Alex finds his way over to Carthage, South Dakota, where he ends up working for Wayne Westerberg.  Wayne becomes a good friend of Alex’s, and he stays with Wayne for awhile.  He writes him while on his journey.  He shows Alex how a middle class man is in comparison to a materialistic man such as his father.  McCandless finally makes it to Alaska, where he travels across stream and comes across an old bus in the middle of the wilderness.  The bus is set up there for hunters that travel out during hunting season and serves as a rest spot. It has a bed and a stove, perfect camp for Supertramp.  He lives off of a bag of rice, hunts, and gathers, surviving in the wild. He eventually decides to return to society but as the winter had past, the ice had melted and the stream is now a wider river; not to mention Alex is afraid of water.  He is forced to return back to the bus.  He eventually runs out of rice, and can not find anything to hunt.  He begins to gather plants, and thinking that he has gathered a potato plant, finds himself quite ill and discovers in a plant book he has that he actually consumed a sweet pea plant which is highly poisonous.  This ultimately leads to Alex’s death.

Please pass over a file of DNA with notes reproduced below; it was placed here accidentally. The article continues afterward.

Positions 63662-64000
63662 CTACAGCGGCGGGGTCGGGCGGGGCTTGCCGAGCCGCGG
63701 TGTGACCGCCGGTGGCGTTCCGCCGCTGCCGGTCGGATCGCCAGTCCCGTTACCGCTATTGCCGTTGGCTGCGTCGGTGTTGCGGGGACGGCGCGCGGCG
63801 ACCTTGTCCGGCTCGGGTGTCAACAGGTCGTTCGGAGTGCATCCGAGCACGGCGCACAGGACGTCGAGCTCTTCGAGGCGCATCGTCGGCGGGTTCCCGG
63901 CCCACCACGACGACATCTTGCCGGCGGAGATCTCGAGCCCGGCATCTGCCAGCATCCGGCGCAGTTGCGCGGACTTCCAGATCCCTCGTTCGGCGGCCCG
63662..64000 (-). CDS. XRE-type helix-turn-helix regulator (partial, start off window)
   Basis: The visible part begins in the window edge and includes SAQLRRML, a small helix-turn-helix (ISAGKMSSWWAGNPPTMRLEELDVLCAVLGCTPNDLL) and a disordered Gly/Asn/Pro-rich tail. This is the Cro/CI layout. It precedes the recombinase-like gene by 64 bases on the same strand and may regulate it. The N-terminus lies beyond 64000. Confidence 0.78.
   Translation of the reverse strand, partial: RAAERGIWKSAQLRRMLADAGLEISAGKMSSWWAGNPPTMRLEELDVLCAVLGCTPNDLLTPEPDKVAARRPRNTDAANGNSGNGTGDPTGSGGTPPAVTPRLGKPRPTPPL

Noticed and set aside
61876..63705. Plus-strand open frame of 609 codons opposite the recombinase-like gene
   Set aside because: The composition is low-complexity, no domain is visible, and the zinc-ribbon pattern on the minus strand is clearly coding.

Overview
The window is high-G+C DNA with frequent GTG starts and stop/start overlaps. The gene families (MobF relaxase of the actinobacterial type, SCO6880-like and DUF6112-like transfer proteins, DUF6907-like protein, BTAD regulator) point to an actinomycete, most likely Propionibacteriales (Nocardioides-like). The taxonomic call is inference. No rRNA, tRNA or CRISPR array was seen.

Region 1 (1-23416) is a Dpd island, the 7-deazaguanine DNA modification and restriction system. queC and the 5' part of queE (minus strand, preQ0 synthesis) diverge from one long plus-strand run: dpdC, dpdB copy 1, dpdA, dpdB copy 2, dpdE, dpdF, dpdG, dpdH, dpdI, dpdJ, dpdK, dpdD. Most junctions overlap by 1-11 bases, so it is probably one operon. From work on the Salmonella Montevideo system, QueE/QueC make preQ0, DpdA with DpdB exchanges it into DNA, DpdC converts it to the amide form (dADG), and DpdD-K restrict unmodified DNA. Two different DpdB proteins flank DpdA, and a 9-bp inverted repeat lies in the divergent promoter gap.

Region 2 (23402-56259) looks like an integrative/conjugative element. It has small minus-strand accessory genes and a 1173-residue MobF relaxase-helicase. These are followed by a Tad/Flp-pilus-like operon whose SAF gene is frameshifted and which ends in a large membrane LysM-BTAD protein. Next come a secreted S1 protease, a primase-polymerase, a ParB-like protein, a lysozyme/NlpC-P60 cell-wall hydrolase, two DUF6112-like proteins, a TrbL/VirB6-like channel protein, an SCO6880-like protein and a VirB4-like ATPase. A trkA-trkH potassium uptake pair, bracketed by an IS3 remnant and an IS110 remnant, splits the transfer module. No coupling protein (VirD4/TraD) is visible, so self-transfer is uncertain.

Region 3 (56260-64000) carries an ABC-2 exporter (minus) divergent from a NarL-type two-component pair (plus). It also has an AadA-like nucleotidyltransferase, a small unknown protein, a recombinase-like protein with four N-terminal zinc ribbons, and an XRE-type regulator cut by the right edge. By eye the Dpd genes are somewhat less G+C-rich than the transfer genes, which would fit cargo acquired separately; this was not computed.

III. Review

            Christopher McCandless, a.k.a Alexander Supertramp, is not only the main character in this film but a key figure of human communication.  Although he tries to isolate himself from society, the events that lead to it were a part of his communication responses.  The people he meets along the way to the wild show different aspects of communication, and even in the end his belonging needs are shown.